IRVING, Texas -- With all the stories about Dez Bryant being a character risk, and then with him picking the same agent whom buddy Michael Crabtree had during a holdout that lasted nearly until Halloween last season, some Dallas Cowboys fans worried whether the rookie wide receiver would ever show up.
Well, guess what: Bryant signed Thursday, becoming the first first-round draft pick in the entire NFL to strike a deal. The contract is for $11.8 million over five years, with at least $8.3 million guaranteed.
The key is that the deal is done in time for Bryant to be in San Antonio for the start of training camp Friday and, of course, the first practice Saturday. By the end of training camp, he might even be pushing Roy Williams for the starting job opposite Miles Austin.
"This was very important to me to be able to get this done in time for the first practice," Bryant said in a statement released by the team. "I want to help this team. I want to compete. I can't wait to start playing football again."
Bryant played just three games for Oklahoma State last season, then was dogged by all sorts of questions about his integrity, starting with an NCAA suspension for lying to investigators about a meeting with former Cowboys star Deion Sanders.
There was talk of Bryant skipping meetings and classes and being late to games. There were concerns about his mother's private life, enough that Miami Dolphins general manager Jeff Ireland asked if she ever was a prostitute. After Bryant skipped the NFL Scouting Combine and held his own pro day, there were whispers that he forgot to bring the right cleats.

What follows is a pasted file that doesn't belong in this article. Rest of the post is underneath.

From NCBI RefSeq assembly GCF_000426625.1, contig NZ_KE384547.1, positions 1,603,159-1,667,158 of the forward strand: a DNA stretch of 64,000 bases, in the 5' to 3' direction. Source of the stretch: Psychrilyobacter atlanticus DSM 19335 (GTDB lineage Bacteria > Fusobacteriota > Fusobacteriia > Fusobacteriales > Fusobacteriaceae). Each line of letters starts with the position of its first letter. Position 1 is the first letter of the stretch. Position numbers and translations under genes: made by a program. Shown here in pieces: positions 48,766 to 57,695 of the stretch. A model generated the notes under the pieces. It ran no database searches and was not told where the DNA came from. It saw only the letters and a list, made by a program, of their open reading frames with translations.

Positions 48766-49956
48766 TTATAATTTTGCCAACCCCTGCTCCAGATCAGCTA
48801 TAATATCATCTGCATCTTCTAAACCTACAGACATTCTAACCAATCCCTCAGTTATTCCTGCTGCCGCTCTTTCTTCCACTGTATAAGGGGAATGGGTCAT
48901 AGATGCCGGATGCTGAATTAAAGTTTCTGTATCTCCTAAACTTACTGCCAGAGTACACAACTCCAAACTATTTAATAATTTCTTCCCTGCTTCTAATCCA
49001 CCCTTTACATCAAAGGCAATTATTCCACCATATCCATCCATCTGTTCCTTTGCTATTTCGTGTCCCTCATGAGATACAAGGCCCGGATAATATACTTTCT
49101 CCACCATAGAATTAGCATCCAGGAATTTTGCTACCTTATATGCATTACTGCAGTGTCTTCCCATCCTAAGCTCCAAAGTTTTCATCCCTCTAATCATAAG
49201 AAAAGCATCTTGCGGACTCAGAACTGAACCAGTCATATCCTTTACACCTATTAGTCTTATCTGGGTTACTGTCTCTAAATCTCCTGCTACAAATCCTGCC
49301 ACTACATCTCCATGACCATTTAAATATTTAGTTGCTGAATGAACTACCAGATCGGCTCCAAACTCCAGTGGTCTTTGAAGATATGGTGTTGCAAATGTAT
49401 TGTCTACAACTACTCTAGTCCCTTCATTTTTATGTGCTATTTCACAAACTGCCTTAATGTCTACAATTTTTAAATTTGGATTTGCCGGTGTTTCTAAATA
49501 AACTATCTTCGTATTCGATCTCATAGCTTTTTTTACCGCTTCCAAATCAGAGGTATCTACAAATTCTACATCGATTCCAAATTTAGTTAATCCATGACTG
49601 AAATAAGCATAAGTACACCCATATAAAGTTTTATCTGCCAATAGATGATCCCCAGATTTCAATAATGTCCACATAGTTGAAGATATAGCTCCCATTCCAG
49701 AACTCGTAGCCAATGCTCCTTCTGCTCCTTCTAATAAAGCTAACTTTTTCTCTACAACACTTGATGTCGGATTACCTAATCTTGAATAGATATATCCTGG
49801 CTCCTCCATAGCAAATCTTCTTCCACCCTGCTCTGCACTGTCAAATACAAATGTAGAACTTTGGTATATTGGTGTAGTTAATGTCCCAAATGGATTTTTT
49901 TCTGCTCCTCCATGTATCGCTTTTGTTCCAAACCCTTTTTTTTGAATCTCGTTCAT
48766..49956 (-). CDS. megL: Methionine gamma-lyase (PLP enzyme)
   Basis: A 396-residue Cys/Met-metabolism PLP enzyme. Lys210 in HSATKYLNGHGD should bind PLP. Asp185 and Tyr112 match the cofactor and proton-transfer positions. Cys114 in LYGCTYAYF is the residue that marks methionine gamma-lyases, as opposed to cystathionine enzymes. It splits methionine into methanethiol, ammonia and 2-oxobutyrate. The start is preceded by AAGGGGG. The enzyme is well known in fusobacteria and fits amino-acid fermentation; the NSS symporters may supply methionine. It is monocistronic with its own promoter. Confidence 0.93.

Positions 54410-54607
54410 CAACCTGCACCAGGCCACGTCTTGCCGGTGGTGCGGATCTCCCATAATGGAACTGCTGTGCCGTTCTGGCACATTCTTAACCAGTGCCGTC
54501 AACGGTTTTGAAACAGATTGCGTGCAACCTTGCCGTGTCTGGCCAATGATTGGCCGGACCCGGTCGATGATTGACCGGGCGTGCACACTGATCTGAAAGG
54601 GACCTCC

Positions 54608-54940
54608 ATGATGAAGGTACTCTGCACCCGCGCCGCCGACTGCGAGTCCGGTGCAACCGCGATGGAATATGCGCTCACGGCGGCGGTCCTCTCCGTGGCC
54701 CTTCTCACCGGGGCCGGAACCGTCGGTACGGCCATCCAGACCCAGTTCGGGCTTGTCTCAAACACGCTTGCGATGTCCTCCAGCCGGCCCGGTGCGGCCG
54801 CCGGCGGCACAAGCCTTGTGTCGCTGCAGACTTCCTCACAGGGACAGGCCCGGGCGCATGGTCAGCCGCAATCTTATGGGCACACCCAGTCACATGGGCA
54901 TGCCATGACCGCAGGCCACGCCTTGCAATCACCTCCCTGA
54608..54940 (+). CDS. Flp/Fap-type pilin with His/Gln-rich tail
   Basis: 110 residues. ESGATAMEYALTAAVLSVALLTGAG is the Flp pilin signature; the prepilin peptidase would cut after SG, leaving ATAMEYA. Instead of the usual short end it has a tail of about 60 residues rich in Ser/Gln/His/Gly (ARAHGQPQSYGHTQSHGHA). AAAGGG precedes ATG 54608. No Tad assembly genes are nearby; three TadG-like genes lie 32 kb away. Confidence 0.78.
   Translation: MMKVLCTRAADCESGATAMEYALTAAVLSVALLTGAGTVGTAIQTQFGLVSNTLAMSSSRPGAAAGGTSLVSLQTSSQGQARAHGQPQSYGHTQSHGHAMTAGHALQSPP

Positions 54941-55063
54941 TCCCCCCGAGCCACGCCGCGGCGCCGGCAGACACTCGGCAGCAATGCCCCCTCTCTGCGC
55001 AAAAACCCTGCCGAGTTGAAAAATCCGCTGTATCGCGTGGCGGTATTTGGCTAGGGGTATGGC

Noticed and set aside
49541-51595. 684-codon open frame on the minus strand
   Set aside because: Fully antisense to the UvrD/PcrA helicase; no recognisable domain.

Speaking with agent Eugene Parker while the Cowboys were on the clock, Jones said: "We want a commitment here that we're going to work to get this done. We don't want a repeat of what happened last year."
That conversation was relayed by Stephen Jones, the team's vice president, while he repeatedly praised Parker and Bryant for sealing the deal on the eve of training camp.
"It's always been a good relationship with (Parker)," Jones said Thursday, noting that the agent represented two other recent first-rounders, but leaving out the fact both were a few days late to camp. "It's a two-way street. He's benefited, we've benefited. Nobody is trying to get the upper hand. You just want things to be good. He wants things to be good for Dez, and so do we."
Parker agreed that his long, solid relationship with the Joneses helped this deal come together.
"The trust factor," he said. "That enabled us to cut through some of the typical posturing and positioning and get right to the issues."
Among those issues was the lack of a collective bargaining agreement starting in 2011. That uncertainty is among the reasons that none of the other first-rounders have signed.
"That's a big issue," Parker said. "Both sides had to be committed to compromise and be willing to see the other person's challenges and concerns and work through them."
Irvin was Troy Aikman's favorite target, and Pearson was Roger Staubach's favorite target. With this deal done, it won't be long before Tony Romo starts his relationship with Bryant, perhaps adding them to that list.
"It was really important that we get him working and in the groove with Tony and our offense, and I think he understood that," Stephen Jones said.
Romo liked what he saw from Bryant over the summer -- and from what the kid did in college.
In 27 games at Oklahoma State, Bryant had 147 catches for 2,425 yards (16.5 yards per catch) and 29 touchdowns. He also returned 22 punts for a 19.6-yard average and three TDs.
On Friday, the Cowboys' official Web site reported that the team had signed four draft picks: linebacker Sean Lee, a second-round pick (55th overall) out of Penn State; safety Akwasi Owusu-Ansah, a fourth-round pick (126th overall) out of Indiana University of Pennsylvania; cornerback Jamar Wall, a sixth-round choice (196th overall) from Texas Tech; and nose tackle Josh Brent, a supplemental draft seventh-round pick from Illinois. All four players signed four-year contracts.
Copyright 2010 by The Associated Press